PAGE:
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(1 Chronicles Xxviii, Xxix.)

David, who had long filled the throne of Israel, finding that he was on the borders of the grave, appointed his successor in the person of his son Solomon. This was known to Adonijah, his eldest surviving son, who, notwithstanding, took measures to obtain the throne for himself. But he was unsuccessful. Hearing of his rebellion, David caused Solomon to be publicly crowned, and, the voice of the people being generally in his favour, Adonijah dropped his ambitious designs, and sank into retirement.

Shortly after this, the aged monarch called a general assembly of the nation, to ratify the coronation of Solomon, and to make a public declaration of his views and designs. Standing up on his feet, he addressed the assembly at considerable length. He pointed out how the sceptre had been assigned to Judah; and in the tribe of Judah, to the family of Jesse; and of the sons of Jesse, to himself; and of his own children, to Solomon.

David's charge was not confined to the ratification of the coronation of Solomon. His heart had long been inflamed with pious zeal for the honour of God, and he had long meditated the erection of a temple, on the fair site of the hill of Zion, where his people might assemble, and unite in prayer and praise to his holy name. This is discovered in his inimitable verse:—

Lord, remember David,

And all his afflictions:

How he sware unto the Lord,

And vowed unto the mighty God of Jacob;

Surely 1 will not come into the tabernacle of my house,

Nor go up into my bed;

I will not give sleep to mine eyes,

Or slumber to mine eyelids,

Until I find out a place for the Lord,

An habitation for the mighty God of Jacob. Psa. cxxxii. 1—5.

This pious resolve of David was not forgotten in his old age. Neither prosperity nor adversity abated his zeal, and hence this object formed a conspicuous feature in his charge. After explaining the reason why he had been prevented from carrying his design into effect—because he had been engaged in war—he exhorted Solomon and the nation to erect the temple, according to the model which he had himself supplied, and to contribute liberally towards it, in addition to the stores and materials which he had, in the course of his reign, been enabled to provide. His personal address to Solomon is replete with interest and instruction:—" And thou, Solomon my son, know thou the God of thy father, and serve him with a perfect heart and with a willing mind: for the Lord searcheth all hearts, and understandeth all the imaginations of the thoughts: if thou seek him, he will be found of thee; but if thou forsake him, he will cast thee off for ever. Take heed now; for the Lord hath chosen thee to build an house for the sanctuary: be strong, and do it.—Be strong, and of good courage, and do it: fear not, nor be dismayed: for the Lord God, even my God, will be with thee; he will not fail thee, nor forsake thee, until thou hast finished all the work for the service of the house of the Lord. And, behold, the courses of the priests and the Levites, even they shall be with thee for all the service of the house of God: and there shall be with thee for all manner of workmanship, every willing skilful man, for any manner of service: also the princes and all the people will be wholly at thy commandment." 1 Chron. xxviii. 9, 10—20.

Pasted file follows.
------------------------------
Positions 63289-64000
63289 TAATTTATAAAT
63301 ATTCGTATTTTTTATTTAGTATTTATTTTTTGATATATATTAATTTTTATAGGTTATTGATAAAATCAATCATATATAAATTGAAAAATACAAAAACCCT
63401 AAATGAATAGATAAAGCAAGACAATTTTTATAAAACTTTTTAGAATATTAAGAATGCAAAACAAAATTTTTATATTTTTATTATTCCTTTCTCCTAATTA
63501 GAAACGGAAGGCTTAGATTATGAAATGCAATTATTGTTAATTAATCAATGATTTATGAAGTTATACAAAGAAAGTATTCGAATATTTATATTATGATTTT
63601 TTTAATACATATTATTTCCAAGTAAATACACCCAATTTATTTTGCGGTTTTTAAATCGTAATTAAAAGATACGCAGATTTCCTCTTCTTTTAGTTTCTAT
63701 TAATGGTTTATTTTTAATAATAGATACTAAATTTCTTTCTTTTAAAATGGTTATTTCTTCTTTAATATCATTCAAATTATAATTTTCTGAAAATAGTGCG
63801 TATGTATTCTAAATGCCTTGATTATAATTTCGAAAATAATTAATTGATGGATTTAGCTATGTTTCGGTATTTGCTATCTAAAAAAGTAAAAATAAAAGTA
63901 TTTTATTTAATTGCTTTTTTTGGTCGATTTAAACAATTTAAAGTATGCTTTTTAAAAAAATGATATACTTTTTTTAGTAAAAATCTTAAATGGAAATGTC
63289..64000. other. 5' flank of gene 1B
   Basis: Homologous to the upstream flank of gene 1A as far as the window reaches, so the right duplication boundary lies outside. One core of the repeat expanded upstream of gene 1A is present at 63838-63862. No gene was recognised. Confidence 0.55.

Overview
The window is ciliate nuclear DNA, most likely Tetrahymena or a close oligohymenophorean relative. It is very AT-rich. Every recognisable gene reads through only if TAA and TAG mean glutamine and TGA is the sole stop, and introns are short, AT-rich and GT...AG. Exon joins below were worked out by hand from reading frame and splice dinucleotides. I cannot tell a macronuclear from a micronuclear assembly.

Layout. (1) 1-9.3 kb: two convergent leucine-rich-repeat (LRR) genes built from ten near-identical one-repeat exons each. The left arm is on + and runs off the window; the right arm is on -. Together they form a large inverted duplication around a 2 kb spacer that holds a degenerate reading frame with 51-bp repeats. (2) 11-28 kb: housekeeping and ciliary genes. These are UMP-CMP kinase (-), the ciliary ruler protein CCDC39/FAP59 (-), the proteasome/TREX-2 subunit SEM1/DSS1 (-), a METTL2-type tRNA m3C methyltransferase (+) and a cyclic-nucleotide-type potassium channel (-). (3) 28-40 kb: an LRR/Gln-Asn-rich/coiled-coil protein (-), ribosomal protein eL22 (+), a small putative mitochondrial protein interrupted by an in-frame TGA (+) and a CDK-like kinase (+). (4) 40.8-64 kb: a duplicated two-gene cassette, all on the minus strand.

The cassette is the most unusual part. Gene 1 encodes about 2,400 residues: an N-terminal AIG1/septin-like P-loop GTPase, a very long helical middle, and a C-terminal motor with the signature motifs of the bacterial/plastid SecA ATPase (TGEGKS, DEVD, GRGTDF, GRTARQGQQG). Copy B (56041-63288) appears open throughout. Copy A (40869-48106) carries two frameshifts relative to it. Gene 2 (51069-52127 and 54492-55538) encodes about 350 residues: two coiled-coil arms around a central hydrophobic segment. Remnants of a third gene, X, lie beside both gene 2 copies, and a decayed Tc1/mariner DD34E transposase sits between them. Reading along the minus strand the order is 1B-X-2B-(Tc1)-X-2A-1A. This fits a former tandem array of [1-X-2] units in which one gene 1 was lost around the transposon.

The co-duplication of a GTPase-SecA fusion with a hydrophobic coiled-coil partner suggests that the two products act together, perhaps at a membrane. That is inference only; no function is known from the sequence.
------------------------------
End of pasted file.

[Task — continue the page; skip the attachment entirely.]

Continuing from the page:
In the course of his address to Solomon, the aged monarch gave him the pattern of the Temple, and an account of the gold and silver which he had collected for the hallowed work. But, great as this amount was, it was not sufficient for the magnificent Temple he contemplated, and hence he exhorted the assembly to assist in the undertaking. His discourse was so animated, that his people responded to his exhortations by making the most liberal contributions on the spot, towards its erection. Their zeal was so great, that, in contemplation of it, David uttered this noble and devout thanksgiving to Jehovah:—" Blessed be thou, Lord God of Israel our Father, for ever and ever. Thine, 0 Lord, is the greatness, and the power, and the glory, and the victory, and the majesty: for all that is in the heaven and in the earth is thine: thine is the kingdom, 0 Lord, and thou art exalted as head above all. Both riches and honour come of thee, and thou reignest over all; and in thine hand is power and might; and in thine hand it is to make great, and to give strength unto all. Now therefore, our God, we thank thee, and praise thy glorious name. But who am I, and what is my people, that we should be able to offer so willingly after this sort? for all things come of thee, and of thine own have we